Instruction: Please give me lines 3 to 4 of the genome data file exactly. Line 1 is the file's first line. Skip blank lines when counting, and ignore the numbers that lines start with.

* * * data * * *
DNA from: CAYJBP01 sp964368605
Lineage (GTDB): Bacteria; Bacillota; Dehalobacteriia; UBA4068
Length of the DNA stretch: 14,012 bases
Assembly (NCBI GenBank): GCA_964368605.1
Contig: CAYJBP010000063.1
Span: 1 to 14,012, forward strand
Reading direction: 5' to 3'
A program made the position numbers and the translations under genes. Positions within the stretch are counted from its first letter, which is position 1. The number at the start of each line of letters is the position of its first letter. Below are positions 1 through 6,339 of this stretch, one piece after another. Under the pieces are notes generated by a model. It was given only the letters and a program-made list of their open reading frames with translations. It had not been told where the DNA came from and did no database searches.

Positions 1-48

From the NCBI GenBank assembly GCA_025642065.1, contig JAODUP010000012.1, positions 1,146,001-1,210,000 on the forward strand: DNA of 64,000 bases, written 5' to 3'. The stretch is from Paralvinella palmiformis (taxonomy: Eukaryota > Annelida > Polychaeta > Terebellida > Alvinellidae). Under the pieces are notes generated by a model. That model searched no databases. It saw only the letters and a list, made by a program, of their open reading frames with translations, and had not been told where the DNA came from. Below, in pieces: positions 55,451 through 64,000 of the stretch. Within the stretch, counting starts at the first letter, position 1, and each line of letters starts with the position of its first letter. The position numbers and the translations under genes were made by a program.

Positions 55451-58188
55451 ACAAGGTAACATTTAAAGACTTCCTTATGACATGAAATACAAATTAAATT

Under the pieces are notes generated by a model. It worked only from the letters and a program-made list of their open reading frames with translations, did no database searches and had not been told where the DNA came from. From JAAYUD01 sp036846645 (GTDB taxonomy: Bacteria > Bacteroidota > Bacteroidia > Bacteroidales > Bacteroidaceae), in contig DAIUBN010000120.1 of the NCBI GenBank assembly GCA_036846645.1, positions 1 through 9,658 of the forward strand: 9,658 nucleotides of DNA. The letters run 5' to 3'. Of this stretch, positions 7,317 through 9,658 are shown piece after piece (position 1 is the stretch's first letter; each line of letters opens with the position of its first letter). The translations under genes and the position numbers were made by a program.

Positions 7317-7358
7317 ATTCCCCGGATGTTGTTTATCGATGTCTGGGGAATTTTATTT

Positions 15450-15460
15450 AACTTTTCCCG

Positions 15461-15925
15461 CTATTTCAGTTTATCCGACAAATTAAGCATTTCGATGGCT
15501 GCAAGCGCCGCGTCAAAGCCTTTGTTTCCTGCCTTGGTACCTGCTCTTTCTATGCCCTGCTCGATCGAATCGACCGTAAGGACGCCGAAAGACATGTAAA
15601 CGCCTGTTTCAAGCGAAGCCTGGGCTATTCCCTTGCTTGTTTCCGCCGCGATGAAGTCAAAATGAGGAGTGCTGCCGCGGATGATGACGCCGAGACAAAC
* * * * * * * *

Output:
Length of the DNA stretch: 14,012 bases
Assembly (NCBI GenBank): GCA_964368605.1